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The following table sets forth the options exercised and the shares of restricted stock that vested for the named executive officers during Fiscal 2011.

 

OPTIONS EXERCISED AND STOCK VESTED IN FISCAL 2011

 

         Option Awards   Stock Awards
         Number of Shares
Acquired on Exercise
      Value Realized
On Exercise
      Number of Shares
Acquired on Vesting
      Value Realized
On Vesting

Name                                           

       (#)        ($)        (#)        ($)
           

Francis S. Blake

          —             —         508,691(1)       18,407,080
           

Carol B. Tomé

          —             —         182,170             6,578,739
           

Craig A. Menear

      37,000       225,992         98,427             3,563,187
           

Marvin R. Ellison

          —             —           73,110             2,613,407
           

Matthew A. Carey

          —             —           84,036             3,133,251

 

(1) 

Includes 34,478 shares withheld to pay taxes on a performance-based restricted stock grant that became nonforfeitable on March 24, 2011 due to Mr. Blake being retirement eligible. The remaining shares under this grant continue to be restricted until the time-based vesting dates are reached.

 

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The following table sets forth information regarding the participation of the named executive officers in the Company’s nonqualified deferred compensation plans for Fiscal 2011.

 

NONQUALIFIED DEFERRED COMPENSATION FOR FISCAL 2011
   
         Executive
Contributions
in Last FY
      Registrant
Contributions
in Last FY
      Aggregate
Earnings
in Last
FY
      Aggregate
Withdrawals/
Distributions
      Aggregate
Balance
at Last
FYE

Name

       ($)(1)        ($)(2)        ($)(3)        ($)        ($)(4)
             

Francis S. Blake
Restoration Plan
(5)

      N/A       102,116       108,409             596,711
             

Carol B. Tomé
Restoration Plan
(5)

      N/A         64,798       132,108             726,532
             

Craig A. Menear
Deferred Compensation Plan For  Officers
(6)

    Restoration Plan(5)

      206,575

N/A

     

  32,775

        43,461

  44,286

     

      766,760

243,668

             

Marvin R. Ellison
Deferred Compensation Plan For  Officers
(6)

    Restoration Plan(5)

     

N/A

     

  36,416

          2,311

  34,380

     

        48,252

189,280

             

Matthew A. Carey
Restoration Plan
(5)

      N/A         34,460           7,806               43,251

 

(1) 

Executive contributions represent deferral of base salary and incentive awards under the MIP during Fiscal 2011, which amounts are also disclosed in the Fiscal 2011 Salary column and the Fiscal 2010 Non-Equity Incentive Plan Compensation column of the Summary Compensation Table. The Restoration Plan is non-elective, and the participants cannot make contributions to it.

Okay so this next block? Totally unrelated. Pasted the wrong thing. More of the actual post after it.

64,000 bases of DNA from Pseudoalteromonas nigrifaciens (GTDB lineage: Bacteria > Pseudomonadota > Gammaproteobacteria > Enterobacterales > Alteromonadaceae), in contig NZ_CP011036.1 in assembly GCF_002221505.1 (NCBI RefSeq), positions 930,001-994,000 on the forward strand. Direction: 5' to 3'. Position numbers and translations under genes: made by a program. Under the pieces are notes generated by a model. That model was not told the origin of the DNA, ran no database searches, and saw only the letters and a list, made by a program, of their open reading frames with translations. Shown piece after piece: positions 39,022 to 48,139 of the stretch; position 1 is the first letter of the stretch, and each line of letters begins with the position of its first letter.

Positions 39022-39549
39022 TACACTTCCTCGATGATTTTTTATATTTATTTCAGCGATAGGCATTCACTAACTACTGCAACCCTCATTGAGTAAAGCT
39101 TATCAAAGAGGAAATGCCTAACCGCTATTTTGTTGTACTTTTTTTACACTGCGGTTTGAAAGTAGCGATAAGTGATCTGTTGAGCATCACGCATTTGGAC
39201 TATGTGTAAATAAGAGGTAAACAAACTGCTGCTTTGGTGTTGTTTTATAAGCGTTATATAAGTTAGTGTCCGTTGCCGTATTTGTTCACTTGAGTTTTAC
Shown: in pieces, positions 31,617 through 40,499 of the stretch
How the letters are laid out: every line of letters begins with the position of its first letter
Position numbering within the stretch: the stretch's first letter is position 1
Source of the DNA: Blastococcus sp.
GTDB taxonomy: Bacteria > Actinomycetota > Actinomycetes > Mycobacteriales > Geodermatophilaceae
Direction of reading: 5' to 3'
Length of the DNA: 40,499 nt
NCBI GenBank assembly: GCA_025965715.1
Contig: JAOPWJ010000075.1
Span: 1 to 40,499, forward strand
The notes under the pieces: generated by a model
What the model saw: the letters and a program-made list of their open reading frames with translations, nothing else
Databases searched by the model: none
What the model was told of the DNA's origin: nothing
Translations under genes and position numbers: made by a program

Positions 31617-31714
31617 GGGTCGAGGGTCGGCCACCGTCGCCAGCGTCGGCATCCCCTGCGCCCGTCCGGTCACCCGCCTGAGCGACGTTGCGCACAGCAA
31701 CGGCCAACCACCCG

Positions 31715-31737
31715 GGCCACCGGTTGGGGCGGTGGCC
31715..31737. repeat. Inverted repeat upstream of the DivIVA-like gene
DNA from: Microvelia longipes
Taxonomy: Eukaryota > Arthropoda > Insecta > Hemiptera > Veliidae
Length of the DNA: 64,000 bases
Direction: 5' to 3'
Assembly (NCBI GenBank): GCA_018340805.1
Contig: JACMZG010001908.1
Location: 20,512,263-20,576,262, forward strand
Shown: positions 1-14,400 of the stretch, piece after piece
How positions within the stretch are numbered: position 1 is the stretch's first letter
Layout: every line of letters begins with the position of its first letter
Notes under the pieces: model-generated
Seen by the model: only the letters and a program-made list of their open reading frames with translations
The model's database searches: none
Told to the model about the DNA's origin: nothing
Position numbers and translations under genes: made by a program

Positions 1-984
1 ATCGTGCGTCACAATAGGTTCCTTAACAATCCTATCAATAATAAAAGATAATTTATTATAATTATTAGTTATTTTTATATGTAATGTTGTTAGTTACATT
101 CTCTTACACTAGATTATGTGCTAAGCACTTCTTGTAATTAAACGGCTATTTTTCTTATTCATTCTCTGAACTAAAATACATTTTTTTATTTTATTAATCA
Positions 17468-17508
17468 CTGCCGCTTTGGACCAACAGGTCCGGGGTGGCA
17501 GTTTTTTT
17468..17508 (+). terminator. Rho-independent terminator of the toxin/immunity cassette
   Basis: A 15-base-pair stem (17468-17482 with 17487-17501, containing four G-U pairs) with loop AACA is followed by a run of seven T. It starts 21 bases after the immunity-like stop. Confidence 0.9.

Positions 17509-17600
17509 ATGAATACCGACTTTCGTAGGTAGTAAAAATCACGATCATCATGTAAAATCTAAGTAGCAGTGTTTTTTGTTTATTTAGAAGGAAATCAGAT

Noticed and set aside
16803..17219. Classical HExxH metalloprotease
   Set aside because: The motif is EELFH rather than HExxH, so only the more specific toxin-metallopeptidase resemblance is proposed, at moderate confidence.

(2) 

All Company contributions to the Restoration Plan are included as compensation in the Stock Awards column of the Summary Compensation Table. The Company does not make contributions to the Deferred Compensation Plan for Officers.

 

(3) 

Deferred Compensation Plan For Officers earnings represent notional returns on participant-selected investments. Restoration Plan earnings represent an increase in the value of the underlying Company stock during Fiscal 2011 plus dividends that are credited at the same rate, and at the same time, that dividends are paid to all shareholders.

 

(4) 

For the Restoration Plan, amounts in the aggregate balance for Messrs. Blake, Menear and Ellison and Ms. Tomé of $330,755, $110,362, $79,689 and $419,974, respectively, were previously reported in the Summary Compensation Table. For the Deferred Compensation Plan For Officers, $432,327 of the aggregate balance amount for Mr. Menear and $1,256 for Mr. Ellison were previously reported in the Summary Compensation Table.

 

(5) 

The Restoration Plan, an unfunded, nonqualified deferred compensation plan, provides key management-level associates with a benefit equal to the matching contributions that they would have received under the Company’s FutureBuilder 401(k) Plan if certain Internal Revenue Code limitations were not in place. On January 31st of each year, the plan makes an allocation to participant accounts in an amount equal to the participant’s taxable wages during the prior calendar year minus the Internal Revenue Code limit ($245,000 for 2011) multiplied by 3.5%. This amount is then converted to units representing shares of the Company’s common stock. Stock units credited to a participant’s account are also credited with dividend equivalents at the same time, and in the same amount, as dividends are paid to shareholders. Participant account balances vest at the same time their account

 

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in the Company’s tax-qualified FutureBuilder 401(k) Plan vests, which provides for 100% cliff vesting after three years of service. A participant’s vested account balance is payable in shares of common stock on retirement or other employment termination. In-service withdrawals are not permitted.

 

(6)